06 Dear Jack: The Weight of the World

Dear Jack,

Our ward primary program is coming up and my six-year-old daughter wants to wear her favorite “fluffy” dress to this special occasion. The dress is white and red with ribbons and tulle … and it’s also sleeveless. I’ve gotten weird looks before when I’ve let her wear sleeveless dresses to church, and I’m afraid that if I let her wear this sleeveless dress in front of the whole congregation, I’ll never hear the end of it. Or feel the end of it! That sense of disapproval I feel from other moms makes me not want to dress my baby in any of her cute sundresses, even when it’s 90 degrees. Then I ask myself why I even care what they think?

From,

Lone Star Mommy

Dear Lone Star Mommy,

Almost nothing gets Mormons more excited (especially on the Internet) than discussions about modesty. From modest fashion bloggers to people who helpfully suggest extra-special super rules to add on to the For The Strength of Youth  dress standards (No jeans, ever! Sunday dress for mid-week activities will increase reverence!) to feminists who decry the barrage of messages given to our young women, and increasingly our children – modesty is a hot topic.

With all the attention we give to women’s bodies and what we should or shouldn’t put on them, it’s no wonder that the issue is so fraught and confusing. The practical necessity of getting dressed every day is constantly bumping up against our strong feelings and ideals about modesty and sexualization (i.e. SEX), gender and balancing the needs of the group against individual freedom. That’s a heavy burden to place on such tiny shoulders. And yet every modesty battle is fought on these seemingly small battle grounds. There is always someone who can say — “They are just shoulders, who cares?!” Or, “We have to teach them when they are young, is it really such a big deal to put a t-shirt underneath a dress and make it modest?” Every battle, every choice, is both everything and nothing all at once.

Here’s the everything part – the way we talk and think about modesty is rooted in sexism. It’s rooted in what I believe are false notions about men, women and sex. Men are not simple creatures that can’t control themselves if they see some flesh. Sexual arousal is natural, a biological fact, for men and women. Both men and women are visually stimulated (although our culture is, and has been for most of recorded history, focused on stimulating men). Arousal, in of itself, is not immoral, only our actions can be ethical or unethical. Women’s bodies, and their ability to procreate, are not dangerous. The connections made between sexual violence against women and the clothes they wear are spurious and damaging. Sadly, we live in a world where women can be attacked no matter what they are wearing. One of the most poignant things to come out of the SlutWalks was seeing women walk in the clothes they had been raped in – sweatpants, jeans, bulky winter coats – no piece of clothing or glimpse of skin ever causes sexual violence. Before puberty, children are not really capable of being modest or immodest. We cover them to keep them warm and protected from the elements, but suggesting that a young girl’s shoulders are somehow immodest is on par with putting her in a padded bra or high-heeled boots, it sexualizes her too young.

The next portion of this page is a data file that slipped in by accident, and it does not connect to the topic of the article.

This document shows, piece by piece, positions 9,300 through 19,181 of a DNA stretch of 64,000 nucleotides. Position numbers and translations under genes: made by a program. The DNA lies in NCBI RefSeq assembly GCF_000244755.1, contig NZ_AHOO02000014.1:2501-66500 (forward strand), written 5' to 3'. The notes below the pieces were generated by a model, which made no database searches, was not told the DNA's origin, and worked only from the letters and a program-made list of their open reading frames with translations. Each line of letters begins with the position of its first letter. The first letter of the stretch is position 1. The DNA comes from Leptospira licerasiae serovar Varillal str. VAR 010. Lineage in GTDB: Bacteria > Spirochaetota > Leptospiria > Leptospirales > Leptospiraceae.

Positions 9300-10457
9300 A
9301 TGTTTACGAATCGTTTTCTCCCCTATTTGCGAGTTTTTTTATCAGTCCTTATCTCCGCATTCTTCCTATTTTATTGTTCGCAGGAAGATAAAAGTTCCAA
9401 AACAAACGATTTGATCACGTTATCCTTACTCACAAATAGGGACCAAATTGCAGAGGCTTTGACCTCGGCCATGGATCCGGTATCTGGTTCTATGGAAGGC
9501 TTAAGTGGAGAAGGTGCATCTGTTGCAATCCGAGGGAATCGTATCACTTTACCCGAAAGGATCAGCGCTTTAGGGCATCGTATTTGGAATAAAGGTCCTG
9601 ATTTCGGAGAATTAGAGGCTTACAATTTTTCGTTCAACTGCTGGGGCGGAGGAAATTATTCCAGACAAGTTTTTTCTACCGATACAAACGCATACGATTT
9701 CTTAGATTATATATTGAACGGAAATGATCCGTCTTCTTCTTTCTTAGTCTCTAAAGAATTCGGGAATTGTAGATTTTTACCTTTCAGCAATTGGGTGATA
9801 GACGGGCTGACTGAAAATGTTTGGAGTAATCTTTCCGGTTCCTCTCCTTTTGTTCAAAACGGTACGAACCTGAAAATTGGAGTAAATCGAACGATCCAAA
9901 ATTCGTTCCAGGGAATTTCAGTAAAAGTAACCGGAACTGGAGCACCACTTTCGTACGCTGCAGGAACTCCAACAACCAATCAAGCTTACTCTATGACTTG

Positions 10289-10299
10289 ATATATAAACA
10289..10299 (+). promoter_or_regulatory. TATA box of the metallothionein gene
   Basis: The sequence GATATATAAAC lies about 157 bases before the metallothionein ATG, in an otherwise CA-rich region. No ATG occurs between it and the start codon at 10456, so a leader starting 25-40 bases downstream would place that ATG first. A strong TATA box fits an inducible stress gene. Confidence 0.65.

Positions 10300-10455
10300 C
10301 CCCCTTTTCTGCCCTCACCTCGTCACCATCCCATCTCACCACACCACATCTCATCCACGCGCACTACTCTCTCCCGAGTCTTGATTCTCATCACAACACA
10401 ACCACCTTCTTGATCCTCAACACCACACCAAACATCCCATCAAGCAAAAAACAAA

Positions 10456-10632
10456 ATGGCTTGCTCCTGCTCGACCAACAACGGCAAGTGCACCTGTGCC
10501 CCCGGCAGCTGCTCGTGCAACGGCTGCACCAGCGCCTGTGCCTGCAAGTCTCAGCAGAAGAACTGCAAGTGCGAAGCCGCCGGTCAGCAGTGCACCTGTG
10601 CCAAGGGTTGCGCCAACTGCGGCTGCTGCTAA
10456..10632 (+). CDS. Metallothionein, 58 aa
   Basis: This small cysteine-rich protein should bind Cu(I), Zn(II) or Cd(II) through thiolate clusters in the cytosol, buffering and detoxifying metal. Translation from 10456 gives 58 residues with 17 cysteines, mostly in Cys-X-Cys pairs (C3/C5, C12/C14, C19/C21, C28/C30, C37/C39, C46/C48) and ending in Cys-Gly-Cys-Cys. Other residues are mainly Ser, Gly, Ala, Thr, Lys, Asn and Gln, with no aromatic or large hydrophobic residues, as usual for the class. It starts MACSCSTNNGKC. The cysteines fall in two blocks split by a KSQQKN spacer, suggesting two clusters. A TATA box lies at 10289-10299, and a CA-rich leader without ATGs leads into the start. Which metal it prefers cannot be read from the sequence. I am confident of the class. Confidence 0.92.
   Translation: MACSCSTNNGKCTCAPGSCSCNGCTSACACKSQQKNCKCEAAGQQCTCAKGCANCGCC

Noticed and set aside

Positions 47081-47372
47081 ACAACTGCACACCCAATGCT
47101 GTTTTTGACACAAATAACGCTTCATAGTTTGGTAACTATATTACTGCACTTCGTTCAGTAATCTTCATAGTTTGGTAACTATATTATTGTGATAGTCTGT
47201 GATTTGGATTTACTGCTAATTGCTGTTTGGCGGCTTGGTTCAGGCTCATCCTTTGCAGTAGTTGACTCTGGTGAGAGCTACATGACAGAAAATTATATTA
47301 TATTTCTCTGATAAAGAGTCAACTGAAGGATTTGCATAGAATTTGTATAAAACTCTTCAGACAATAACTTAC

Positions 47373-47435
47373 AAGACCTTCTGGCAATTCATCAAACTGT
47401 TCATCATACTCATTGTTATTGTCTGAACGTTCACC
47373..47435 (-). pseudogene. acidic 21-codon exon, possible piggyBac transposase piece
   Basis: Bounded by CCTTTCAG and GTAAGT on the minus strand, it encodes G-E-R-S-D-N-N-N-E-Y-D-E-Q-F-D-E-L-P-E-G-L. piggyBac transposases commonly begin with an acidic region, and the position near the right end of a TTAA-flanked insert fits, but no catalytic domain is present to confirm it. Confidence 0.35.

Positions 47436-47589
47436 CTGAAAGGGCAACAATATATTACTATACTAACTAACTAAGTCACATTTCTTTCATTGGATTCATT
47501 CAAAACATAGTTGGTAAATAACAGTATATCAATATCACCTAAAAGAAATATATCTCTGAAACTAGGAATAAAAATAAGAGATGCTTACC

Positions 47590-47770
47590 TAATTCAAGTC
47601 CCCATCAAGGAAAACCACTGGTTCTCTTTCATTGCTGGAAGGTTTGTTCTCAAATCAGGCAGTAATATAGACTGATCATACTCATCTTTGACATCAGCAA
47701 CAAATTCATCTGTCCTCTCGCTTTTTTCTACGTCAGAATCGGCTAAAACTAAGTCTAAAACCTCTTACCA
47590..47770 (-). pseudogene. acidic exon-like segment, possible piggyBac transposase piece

We teach our girls from a very young age to constantly be aware of how others will perceive them and this is really at the heart of your question. Mothers and grandmothers are most often the gatekeepers and enforcers of modesty rules, passing them on to children who wouldn’t even begin to worry about wearing a sleeveless dress unless someone told them it was wrong. Of course, the morality of modesty aside, a very pragmatic argument can be made that every culture has rules about getting dressed and we have to prepare our daughters to function within society. They will run into people who will judge them for what they wear or don’t wear. They will encounter dress codes in their schools and future workplaces. It’s our duty as parents to prepare our children for these realities, but it is not more important than how our children feel about themselves.

I’m a big believer in getting to grips with what we really believe and trying to act in a way that honors our truest values and intentions. Although modesty is ostensibly an external practice, I believe the best modesty lessons teach our children to think about who they are and what they want to convey through their clothing and then give them the freedom to own those choices. Some critical thought about getting dressed is a necessity for women in a world of mixed messages. However, at this time in your daughter’s life, the best lesson might be to say nothing, to allow her some respite from being constantly aware of how her looks or dress might impact others. The best lesson might be to brave the disapproving looks and comments from other mothers and teach your daughter that sometimes we get judged for the choices we make, but it doesn’t matter as long as we know why we are making them and that people all over the world have different ideas about the right way to get dressed. The best lesson might be that there is nothing shameful about her precious little body and covering up her favorite dress won’t make her more holy because holiness is something that comes from the inside.

Yours,

Jack

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